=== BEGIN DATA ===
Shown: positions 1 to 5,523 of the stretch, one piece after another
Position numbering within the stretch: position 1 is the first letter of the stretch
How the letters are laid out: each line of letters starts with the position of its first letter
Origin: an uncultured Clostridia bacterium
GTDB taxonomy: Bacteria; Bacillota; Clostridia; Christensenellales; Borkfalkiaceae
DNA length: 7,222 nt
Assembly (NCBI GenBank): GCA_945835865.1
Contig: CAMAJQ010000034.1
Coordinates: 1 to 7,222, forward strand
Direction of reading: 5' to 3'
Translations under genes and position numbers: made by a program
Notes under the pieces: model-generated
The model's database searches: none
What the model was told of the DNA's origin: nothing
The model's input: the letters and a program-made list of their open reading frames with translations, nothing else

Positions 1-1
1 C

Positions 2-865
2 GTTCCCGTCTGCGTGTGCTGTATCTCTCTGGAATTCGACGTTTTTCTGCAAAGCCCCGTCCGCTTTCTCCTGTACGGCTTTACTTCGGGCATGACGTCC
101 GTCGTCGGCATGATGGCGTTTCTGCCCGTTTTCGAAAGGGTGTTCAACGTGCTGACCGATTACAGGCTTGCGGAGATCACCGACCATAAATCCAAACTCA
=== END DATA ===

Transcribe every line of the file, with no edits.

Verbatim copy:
Shown: positions 1 to 5,523 of the stretch, one piece after another
Position numbering within the stretch: position 1 is the first letter of the stretch
How the letters are laid out: each line of letters starts with the position of its first letter
Origin: an uncultured Clostridia bacterium
GTDB taxonomy: Bacteria; Bacillota; Clostridia; Christensenellales; Borkfalkiaceae
DNA length: 7,222 nt
Assembly (NCBI GenBank): GCA_945835865.1
Contig: CAMAJQ010000034.1
Coordinates: 1 to 7,222, forward strand
Direction of reading: 5' to 3'
Translations under genes and position numbers: made by a program
Notes under the pieces: model-generated
The model's database searches: none
What the model was told of the DNA's origin: nothing
The model's input: the letters and a program-made list of their open reading frames with translations, nothing else

Positions 1-1
1 C

Positions 2-865
2 GTTCCCGTCTGCGTGTGCTGTATCTCTCTGGAATTCGACGTTTTTCTGCAAAGCCCCGTCCGCTTTCTCCTGTACGGCTTTACTTCGGGCATGACGTCC
101 GTCGTCGGCATGATGGCGTTTCTGCCCGTTTTCGAAAGGGTGTTCAACGTGCTGACCGATTACAGGCTTGCGGAGATCACCGACCATAAATCCAAACTCA